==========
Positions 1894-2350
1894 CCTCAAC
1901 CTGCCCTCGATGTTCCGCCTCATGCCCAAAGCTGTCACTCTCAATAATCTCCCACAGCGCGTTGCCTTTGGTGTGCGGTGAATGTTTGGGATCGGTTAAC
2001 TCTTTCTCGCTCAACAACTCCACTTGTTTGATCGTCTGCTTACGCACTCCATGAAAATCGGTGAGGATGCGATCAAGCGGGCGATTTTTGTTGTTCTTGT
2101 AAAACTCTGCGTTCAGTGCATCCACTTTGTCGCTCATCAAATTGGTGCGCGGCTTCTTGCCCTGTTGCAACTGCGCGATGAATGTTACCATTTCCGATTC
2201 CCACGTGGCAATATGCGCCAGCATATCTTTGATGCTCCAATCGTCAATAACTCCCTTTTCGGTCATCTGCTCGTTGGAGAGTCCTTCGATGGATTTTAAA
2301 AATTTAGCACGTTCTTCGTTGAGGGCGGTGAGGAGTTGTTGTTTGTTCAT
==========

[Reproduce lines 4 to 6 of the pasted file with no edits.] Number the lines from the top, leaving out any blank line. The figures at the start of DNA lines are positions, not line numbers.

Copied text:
2001 TCTTTCTCGCTCAACAACTCCACTTGTTTGATCGTCTGCTTACGCACTCCATGAAAATCGGTGAGGATGCGATCAAGCGGGCGATTTTTGTTGTTCTTGT
2101 AAAACTCTGCGTTCAGTGCATCCACTTTGTCGCTCATCAAATTGGTGCGCGGCTTCTTGCCCTGTTGCAACTGCGCGATGAATGTTACCATTTCCGATTC
2201 CCACGTGGCAATATGCGCCAGCATATCTTTGATGCTCCAATCGTCAATAACTCCCTTTTCGGTCATCTGCTCGTTGGAGAGTCCTTCGATGGATTTTAAA